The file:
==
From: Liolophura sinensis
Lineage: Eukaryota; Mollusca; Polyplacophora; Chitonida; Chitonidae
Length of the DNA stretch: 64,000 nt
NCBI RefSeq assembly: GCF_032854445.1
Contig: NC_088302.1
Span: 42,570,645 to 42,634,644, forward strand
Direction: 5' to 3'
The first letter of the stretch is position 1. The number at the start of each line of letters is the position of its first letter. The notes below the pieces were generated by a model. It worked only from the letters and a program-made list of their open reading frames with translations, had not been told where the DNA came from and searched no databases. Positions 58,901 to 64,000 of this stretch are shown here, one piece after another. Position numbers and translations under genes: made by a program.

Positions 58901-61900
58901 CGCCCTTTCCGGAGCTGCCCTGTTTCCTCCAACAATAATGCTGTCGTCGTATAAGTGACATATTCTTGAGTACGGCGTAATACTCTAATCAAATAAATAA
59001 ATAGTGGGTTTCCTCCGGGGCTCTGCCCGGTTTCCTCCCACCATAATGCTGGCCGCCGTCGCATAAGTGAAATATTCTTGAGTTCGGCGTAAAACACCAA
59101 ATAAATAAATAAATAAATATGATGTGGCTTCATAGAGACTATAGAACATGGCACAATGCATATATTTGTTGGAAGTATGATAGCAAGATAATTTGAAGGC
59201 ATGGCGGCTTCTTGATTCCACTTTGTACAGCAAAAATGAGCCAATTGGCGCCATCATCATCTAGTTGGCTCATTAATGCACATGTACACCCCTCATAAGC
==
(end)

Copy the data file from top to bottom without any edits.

From: Liolophura sinensis
Lineage: Eukaryota; Mollusca; Polyplacophora; Chitonida; Chitonidae
Length of the DNA stretch: 64,000 nt
NCBI RefSeq assembly: GCF_032854445.1
Contig: NC_088302.1
Span: 42,570,645 to 42,634,644, forward strand
Direction: 5' to 3'
The first letter of the stretch is position 1. The number at the start of each line of letters is the position of its first letter. The notes below the pieces were generated by a model. It worked only from the letters and a program-made list of their open reading frames with translations, had not been told where the DNA came from and searched no databases. Positions 58,901 to 64,000 of this stretch are shown here, one piece after another. Position numbers and translations under genes: made by a program.

Positions 58901-61900
58901 CGCCCTTTCCGGAGCTGCCCTGTTTCCTCCAACAATAATGCTGTCGTCGTATAAGTGACATATTCTTGAGTACGGCGTAATACTCTAATCAAATAAATAA
59001 ATAGTGGGTTTCCTCCGGGGCTCTGCCCGGTTTCCTCCCACCATAATGCTGGCCGCCGTCGCATAAGTGAAATATTCTTGAGTTCGGCGTAAAACACCAA
59101 ATAAATAAATAAATAAATATGATGTGGCTTCATAGAGACTATAGAACATGGCACAATGCATATATTTGTTGGAAGTATGATAGCAAGATAATTTGAAGGC
59201 ATGGCGGCTTCTTGATTCCACTTTGTACAGCAAAAATGAGCCAATTGGCGCCATCATCATCTAGTTGGCTCATTAATGCACATGTACACCCCTCATAAGC